theoctopus and I came up with this guide. Mods, feel free to change or add info.

First, look up the Vin# info using the guide attached. Make sure it matches the description of the bike. A seller that doesn't know what he has is most likely not the type that will know about problems and costs. This may be a good haggling point.

- Make sure the headers are firmly seated against cylinder heads, look for cracks and broken studs. Also make sure the exhaust is firmly connected to header and to bottom of bike. ($200 -header, $150- stock pipe, up to $300 for a broken stud)
- No play in wheel bearings ($50 per wheel)
- Belt in good condition with no real nicks or tears ($200)
- Brakes feel smooth and no pulsation. Pulsing means a new rotor and pads are required. ($200 per brake)
- Smooth idle (could be a number of things. Fuel pump, injectors, timing, mapping, intake manifold leak)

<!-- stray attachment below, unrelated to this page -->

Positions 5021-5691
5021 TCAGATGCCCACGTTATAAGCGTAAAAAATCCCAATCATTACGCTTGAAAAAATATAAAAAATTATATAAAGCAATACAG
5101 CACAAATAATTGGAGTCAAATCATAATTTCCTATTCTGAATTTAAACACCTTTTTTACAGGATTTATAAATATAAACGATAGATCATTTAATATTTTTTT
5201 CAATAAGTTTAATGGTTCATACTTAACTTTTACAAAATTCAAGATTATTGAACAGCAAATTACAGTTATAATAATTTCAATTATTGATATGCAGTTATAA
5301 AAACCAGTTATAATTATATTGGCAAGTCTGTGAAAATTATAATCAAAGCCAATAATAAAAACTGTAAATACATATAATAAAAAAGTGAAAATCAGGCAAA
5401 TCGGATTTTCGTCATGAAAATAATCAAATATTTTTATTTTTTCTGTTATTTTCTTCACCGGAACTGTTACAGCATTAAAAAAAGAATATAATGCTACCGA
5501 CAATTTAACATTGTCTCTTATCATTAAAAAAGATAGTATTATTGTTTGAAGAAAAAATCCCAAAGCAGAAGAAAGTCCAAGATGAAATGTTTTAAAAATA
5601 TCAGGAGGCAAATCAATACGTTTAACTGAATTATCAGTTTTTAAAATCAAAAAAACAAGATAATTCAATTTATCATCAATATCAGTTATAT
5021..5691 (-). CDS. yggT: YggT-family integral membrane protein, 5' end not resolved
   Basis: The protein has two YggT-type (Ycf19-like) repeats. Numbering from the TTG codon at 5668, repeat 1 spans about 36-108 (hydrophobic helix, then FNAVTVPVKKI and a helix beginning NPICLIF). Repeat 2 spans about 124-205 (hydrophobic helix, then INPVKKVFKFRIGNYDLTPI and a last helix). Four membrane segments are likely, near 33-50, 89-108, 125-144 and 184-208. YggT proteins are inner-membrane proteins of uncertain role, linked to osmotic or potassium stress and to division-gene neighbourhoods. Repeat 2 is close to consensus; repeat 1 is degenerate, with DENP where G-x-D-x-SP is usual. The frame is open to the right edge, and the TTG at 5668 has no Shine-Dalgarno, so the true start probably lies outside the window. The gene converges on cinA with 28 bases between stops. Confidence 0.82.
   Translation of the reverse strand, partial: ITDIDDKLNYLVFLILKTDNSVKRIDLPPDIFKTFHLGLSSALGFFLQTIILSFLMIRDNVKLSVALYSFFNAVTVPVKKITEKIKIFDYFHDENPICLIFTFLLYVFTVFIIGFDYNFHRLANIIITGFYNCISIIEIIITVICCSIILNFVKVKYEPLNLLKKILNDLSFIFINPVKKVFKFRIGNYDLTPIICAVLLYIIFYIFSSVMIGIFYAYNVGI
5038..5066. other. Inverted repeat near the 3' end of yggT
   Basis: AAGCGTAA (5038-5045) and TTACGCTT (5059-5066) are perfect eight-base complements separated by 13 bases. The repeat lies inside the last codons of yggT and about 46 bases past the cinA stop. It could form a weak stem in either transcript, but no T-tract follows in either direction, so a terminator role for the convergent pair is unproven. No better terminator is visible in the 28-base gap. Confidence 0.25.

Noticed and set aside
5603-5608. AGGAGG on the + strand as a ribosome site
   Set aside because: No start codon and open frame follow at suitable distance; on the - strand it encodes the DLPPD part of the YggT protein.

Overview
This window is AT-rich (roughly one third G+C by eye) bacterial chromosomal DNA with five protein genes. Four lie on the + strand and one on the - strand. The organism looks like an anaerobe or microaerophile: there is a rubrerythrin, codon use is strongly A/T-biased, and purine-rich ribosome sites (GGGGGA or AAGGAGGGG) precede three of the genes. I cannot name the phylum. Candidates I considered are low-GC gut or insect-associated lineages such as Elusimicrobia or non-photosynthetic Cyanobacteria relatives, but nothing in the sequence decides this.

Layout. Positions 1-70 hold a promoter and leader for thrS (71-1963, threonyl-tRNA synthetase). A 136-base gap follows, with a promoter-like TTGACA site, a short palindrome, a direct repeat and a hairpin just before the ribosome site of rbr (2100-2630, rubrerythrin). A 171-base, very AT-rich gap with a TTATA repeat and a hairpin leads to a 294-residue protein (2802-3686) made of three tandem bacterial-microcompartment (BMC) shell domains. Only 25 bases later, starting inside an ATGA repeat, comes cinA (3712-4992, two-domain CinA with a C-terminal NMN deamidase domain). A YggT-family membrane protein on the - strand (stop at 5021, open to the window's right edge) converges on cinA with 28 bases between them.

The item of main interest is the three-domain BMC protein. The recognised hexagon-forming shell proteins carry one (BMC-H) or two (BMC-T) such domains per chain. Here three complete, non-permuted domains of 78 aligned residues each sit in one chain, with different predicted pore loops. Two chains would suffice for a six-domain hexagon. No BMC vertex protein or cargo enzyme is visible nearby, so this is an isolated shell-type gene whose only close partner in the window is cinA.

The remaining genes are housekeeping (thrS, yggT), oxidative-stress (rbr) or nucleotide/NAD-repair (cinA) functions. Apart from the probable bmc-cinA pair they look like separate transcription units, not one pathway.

- No oil on the rear cylinder/fan, rocker box gasket leaks are common. ($800 to fix)
- Oil lines leak-free and well seated/attached
- No frame damage under the pucks or anywhere else(that's a big one, it should have a salvage title and could lower price by up to $1500)
- Turn front wheel to both stops while running to make sure there are no electrical issues ($100-$200 for new harness)
- Jump pins on the diag port to collect any codes in the history
- Ask, is it tuned? and who tuned it? make sure it's reputable tuner. If it's not tuned and has a K&N and aftermarket muffler, this could be bad in the long run.
- Look for scratches on the swing arm, this shows if it's been down or dropped ($200)

All prices mentioned are cost of parts only and does not include labor.

Ask about the maintenance schedule, has everything been done on time? Fork oil and seals are important at 20k.

Keep in mind that aftermarket parts don't add value. Don't let them tell you they do. They only add value if factory parts are included as well, and value is determined by what you can make off of selling those parts.

Look up KBB or NADA price for the bike in perfect condition and subtract the $ of what you'd have to fix and that should give you the value of the bike.